You should do some work, so that the devil will always find you occupied and he may not through your idleness find some entrance to your souls. In this matter you have both the teaching and the example of Blessed Paul the Apostle; Christ spoke through his mouth; he has been set up and given by God as a preacher and teacher of the nations in faith and truth; in following him you cannot go wrong. In work and weariness, he said, we have been with you, working day and night so as not to be a burden to you; it was not as though we had no right, but we wished to give ourselves as a model for imitation. For when we were with you, we gave this precept: whoever is unwilling to work shall not eat. We have heard that there are restless people going around who do nothing. We condemn such people and implore them in the Lord Jesus Christ that working in silence they should earn their bread. This is a good and holy way: follow it.
The apostle therefore recommends silence, when he tells us to work in it; the prophet too testifies that silence is the promotion of justice; and again, in silence and in hope will be your strength. Therefore we lay down that from the recitation of Compline you are to maintain silence until after Prime the following day. At other times, though silence is not to be so strictly observed, you are to be diligent in avoiding much talking, since scripture states and experience likewise teaches, sin is not absent where there is much talking; also he who is careless in speech will experience evil, and the one who uses many words harms his soul. Again the Lord says in the gospel: an account will have to given on the day of judgement for every vain word. Each of you is to weigh his words and have a proper restraint for his mouth, so that he may not stumble and fall through speech and his fall be irreparable and fatal. He is with the prophet to guard his ways so that he does not offend through the tongue. Silence, which is the promotion of justice, is to be diligently and carefully observed.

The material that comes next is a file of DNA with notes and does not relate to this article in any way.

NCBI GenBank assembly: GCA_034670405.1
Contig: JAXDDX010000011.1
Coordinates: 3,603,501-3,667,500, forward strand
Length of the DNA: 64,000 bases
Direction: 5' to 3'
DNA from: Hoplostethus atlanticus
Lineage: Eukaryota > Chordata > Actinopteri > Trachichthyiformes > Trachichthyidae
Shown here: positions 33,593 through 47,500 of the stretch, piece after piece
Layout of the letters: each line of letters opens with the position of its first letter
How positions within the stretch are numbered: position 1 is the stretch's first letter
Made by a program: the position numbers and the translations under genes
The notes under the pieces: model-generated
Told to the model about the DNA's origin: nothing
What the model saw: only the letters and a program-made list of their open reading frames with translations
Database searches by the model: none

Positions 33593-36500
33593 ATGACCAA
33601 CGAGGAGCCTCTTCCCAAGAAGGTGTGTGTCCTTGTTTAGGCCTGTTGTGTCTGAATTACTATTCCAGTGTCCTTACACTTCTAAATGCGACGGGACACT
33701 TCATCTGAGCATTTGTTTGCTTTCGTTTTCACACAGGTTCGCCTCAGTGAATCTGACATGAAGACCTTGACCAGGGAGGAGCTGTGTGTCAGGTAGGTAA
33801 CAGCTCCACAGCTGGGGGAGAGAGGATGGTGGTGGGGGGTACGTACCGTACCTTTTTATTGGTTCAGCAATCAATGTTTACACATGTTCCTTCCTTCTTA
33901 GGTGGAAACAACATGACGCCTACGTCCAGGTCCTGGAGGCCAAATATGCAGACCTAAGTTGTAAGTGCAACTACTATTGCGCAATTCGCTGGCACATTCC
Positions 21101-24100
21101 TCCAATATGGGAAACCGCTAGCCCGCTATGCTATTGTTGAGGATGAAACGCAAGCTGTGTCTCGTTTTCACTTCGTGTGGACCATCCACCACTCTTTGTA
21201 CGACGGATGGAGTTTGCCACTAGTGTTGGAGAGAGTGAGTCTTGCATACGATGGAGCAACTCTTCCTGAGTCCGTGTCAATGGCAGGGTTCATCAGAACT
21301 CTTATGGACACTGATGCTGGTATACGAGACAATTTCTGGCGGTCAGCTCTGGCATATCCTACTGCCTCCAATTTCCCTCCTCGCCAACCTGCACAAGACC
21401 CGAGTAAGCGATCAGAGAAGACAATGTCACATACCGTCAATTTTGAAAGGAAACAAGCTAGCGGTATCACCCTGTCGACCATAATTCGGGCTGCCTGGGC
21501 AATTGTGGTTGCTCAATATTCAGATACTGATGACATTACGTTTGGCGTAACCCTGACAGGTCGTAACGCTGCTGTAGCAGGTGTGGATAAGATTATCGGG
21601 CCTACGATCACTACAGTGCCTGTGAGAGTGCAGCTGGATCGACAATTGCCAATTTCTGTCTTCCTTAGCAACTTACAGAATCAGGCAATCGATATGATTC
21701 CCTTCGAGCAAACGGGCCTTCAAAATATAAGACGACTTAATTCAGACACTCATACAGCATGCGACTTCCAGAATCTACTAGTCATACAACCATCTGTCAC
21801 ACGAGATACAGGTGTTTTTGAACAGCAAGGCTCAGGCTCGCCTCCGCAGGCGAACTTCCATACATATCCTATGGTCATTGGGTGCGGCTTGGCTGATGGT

You, Brother B., and whoever is appointed Prior after you, shall always keep in mind and practice what the Lord said in the Gospel: Whoever wishes to be greater among you shall be your servant, and whoever wishes to be first must be your slave.
And you too, the other brothers are humbly to honour your prior, and rather than thinking about him, you are to look to Christ who set him as head over you; he said to the leaders of the Church, whoever hears you hears me, and whoever despises you despises me. Thus you will not judged guilty of contempt, but through obedience you will merit the reward of eternal life.
I have written these things briefly to you establishing a way of life for you, according to which you are to conduct yourselves. If anyone does more the Lord himself when he comes again will repay him. You are, however, to use discretion, which is the moderator of virtue.